I don't know how the rest of that night worked out, but I imagine a young woman suffering car trouble in the middle of the night in a small town could have worse things happen than a group of hunky young service men in little more than skivvies coming out to see if they can offer an assist.

Calendars get made with less of an excuse than that. And so it goes.

13 October 2021

Sur La Mer (our 31st Anniversary) Part 37: How Not to Die After An Earthquake At Agate Beach


I'd say the biggest change since I visited the beach as a kid is the constant awareness of whether or not you're in harms' way about a tsunami.

No, not biggest ... most fundamental, maybe would be better coinage. When I was a lad, earthquakes happened in California, not here, and what we then immaturely called tidal waves only happened in Japan. Oregon had volcanoes, but there had been no eruptions during my lifetime (until that time) or my parents' or grandparents', and nobody really talked about that until about 1970 or so. Cascade volcanoes were called dormant, and by dormant then we meant yeah, they erupted once but they don't do that any more, they've learnt how to behave LOL. 

Geologically, Oregon and the Pacific Northwest was a pretty boring place to be and we liked it that way. Now, of course, we know that Cascadia is quite almost all the time except when it isn't and then we probably all gonna die, enjoy your IPA, have a nice day, live it like it's your last ... aaaand anyway.

Tsunami awareness is not an offical Coastal Fact Of Life, and you see it in a great many places. Perhaps the scariest is the way they paint the boundaries to the hazard zones right on the pavement, which makes my mind start scripting a disaster movie with me and The Girl as the stars, but then, I just enjoyed the hell out of the disaster film Greenland, so there's me for you.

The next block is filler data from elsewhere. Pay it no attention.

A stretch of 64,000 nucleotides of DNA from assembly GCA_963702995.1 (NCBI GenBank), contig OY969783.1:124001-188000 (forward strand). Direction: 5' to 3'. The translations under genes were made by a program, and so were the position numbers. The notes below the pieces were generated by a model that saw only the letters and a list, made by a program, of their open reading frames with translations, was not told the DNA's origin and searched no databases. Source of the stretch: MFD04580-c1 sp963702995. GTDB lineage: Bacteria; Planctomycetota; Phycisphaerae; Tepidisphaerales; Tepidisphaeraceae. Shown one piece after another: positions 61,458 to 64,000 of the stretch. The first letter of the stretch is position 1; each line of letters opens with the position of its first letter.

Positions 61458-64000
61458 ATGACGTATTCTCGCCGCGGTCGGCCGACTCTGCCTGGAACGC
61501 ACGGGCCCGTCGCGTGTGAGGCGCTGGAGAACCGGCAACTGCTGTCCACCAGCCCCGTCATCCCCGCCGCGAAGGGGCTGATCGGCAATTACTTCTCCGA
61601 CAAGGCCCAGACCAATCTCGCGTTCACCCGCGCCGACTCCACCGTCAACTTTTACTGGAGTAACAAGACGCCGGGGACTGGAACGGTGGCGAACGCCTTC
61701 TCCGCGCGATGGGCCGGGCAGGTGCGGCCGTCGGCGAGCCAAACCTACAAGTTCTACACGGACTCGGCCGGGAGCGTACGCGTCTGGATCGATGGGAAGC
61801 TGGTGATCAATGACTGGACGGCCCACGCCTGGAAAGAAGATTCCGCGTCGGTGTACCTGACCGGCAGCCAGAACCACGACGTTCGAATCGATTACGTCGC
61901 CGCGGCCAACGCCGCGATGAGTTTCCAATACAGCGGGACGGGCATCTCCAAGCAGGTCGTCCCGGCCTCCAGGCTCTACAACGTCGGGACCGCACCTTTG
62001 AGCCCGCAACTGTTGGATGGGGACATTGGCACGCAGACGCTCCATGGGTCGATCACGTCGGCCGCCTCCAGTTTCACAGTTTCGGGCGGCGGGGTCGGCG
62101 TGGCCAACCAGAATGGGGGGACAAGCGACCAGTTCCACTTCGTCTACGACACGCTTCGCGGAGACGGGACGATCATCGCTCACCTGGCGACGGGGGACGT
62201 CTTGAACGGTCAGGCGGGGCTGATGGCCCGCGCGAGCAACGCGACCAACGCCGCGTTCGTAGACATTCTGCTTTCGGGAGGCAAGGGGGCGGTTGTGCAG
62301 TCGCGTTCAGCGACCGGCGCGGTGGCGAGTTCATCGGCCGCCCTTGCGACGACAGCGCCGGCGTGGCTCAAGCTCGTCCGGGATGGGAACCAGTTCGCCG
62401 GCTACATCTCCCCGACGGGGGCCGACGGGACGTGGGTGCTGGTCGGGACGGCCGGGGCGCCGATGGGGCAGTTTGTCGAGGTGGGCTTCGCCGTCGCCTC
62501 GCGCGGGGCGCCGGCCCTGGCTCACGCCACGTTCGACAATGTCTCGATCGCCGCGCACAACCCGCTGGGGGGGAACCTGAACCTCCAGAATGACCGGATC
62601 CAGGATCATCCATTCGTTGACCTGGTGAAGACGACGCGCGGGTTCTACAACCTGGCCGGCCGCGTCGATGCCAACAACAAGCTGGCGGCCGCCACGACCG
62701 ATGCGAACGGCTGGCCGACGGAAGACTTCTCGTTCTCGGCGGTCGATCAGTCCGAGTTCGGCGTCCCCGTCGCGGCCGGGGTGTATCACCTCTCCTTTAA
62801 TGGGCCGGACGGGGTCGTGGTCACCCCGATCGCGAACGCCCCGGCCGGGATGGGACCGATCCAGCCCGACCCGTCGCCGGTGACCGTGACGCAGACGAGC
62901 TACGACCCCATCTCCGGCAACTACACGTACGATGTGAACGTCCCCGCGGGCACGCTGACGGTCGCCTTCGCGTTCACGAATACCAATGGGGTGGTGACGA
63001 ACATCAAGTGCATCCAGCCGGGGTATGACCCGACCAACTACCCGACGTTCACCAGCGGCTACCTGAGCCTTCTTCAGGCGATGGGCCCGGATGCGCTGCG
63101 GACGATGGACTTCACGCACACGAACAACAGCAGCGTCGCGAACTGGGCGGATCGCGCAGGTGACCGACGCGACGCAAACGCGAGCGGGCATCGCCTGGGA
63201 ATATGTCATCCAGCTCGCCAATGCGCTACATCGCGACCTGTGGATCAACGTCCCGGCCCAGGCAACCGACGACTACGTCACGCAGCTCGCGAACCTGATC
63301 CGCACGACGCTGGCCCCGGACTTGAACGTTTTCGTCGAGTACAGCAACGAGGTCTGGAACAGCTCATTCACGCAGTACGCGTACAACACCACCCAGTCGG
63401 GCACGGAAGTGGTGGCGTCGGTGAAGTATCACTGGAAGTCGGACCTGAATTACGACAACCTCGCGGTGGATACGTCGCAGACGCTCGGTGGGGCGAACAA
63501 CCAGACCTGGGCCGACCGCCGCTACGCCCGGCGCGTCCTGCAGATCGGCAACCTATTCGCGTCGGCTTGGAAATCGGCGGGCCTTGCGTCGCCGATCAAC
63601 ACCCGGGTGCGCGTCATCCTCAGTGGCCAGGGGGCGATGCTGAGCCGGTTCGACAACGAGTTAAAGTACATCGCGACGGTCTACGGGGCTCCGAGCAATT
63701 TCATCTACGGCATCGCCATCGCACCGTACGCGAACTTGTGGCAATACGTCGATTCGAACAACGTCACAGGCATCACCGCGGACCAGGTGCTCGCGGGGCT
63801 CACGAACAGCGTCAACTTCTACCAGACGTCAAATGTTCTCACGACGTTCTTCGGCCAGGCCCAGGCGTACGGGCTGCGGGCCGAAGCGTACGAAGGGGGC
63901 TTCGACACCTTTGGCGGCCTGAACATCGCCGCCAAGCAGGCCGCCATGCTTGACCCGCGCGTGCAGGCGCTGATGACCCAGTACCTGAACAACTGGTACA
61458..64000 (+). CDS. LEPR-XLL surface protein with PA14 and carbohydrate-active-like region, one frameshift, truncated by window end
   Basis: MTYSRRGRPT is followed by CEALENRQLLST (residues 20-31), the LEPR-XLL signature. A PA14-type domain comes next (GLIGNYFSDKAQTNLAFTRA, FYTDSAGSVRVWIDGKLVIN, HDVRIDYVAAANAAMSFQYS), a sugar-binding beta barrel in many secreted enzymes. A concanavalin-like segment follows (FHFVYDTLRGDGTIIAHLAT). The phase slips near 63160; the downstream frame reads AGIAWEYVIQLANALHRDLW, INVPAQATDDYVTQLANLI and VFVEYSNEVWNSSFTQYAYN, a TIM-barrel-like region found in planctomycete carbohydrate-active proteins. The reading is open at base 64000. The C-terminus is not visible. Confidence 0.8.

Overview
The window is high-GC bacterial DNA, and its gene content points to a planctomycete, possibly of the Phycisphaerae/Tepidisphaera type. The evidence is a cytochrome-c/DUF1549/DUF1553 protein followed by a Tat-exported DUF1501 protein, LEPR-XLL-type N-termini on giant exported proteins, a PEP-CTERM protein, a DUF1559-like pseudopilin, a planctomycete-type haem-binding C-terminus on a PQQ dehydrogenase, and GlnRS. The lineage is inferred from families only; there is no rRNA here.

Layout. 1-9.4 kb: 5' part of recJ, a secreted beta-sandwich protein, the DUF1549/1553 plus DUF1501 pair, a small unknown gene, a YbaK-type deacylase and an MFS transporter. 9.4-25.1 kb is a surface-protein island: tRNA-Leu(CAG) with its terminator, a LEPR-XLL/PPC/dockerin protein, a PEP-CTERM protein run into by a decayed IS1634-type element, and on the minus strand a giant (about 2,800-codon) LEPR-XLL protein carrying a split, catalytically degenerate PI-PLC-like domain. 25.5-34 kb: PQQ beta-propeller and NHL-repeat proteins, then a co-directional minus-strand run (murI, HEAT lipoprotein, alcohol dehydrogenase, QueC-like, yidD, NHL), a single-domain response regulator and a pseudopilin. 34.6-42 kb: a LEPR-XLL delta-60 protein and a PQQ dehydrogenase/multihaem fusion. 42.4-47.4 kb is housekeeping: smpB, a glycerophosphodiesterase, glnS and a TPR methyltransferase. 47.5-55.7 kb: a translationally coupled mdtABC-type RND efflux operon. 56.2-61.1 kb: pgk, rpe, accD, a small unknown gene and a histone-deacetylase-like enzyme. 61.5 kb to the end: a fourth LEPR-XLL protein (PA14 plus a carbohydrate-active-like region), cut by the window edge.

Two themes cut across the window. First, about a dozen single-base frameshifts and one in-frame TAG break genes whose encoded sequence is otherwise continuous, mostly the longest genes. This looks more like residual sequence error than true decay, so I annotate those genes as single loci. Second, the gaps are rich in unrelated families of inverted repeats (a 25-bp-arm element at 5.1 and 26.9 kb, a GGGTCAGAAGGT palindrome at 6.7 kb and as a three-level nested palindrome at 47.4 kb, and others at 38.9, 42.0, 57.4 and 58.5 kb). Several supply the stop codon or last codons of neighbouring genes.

But a little knowledge is power, and it's provided accessibly and for free, because at almost every public beach access, you get a geology lesson, or at least you get this:

A color-coded save-your-ass guide to seeing the beach. Local streets and landmarks or clear and prominent, as well as the quickest way to high ground. Also note that there is more than one level of doom here. The buff color, which only encompasses the beach itself plus a little across the road, is the tsunami danger area for a distant quake. The light green is for when it gets serious, like if Cascadia Next actually happens.

Man, that takes in a bunch of ground, don't it?

Thankfully, the way to high ground isn't far, but ... well, you know how vacation drivers are. 

We still might be goners.

12 October 2021

Sur La Mer (our 31st Anniversary) Part 36: Burgers at Agate Beach



The cornerstone of any nutritious breakfast.

They're even more nutritious when you eat them with this view:

Nothing like this place anywhere near this place. This, then, ought to be the place. Word.

Agate Beach is just north of the central part of the city of Newport, and the way to get there is follow a local street creatively named NW Oceanview Dr. If one gets the feeling that this was the old Coast Highway, one would not be wrong about this, and at the place it bottoms out, there's a state wayside parking area on the inland side of the road, and a wide turnout on the shore side.

There's also a unit of the once-titanic Arctic Circle chain in Newport (yes, we miss these). We came armed with a couple of sides, fries and cheese curds, and nature's perfect food ... the hamburger (well, cheeseburgers). And we ate and just basked in the Coast air, and at this pint, eating burgers at the beach is pretty much peak Us.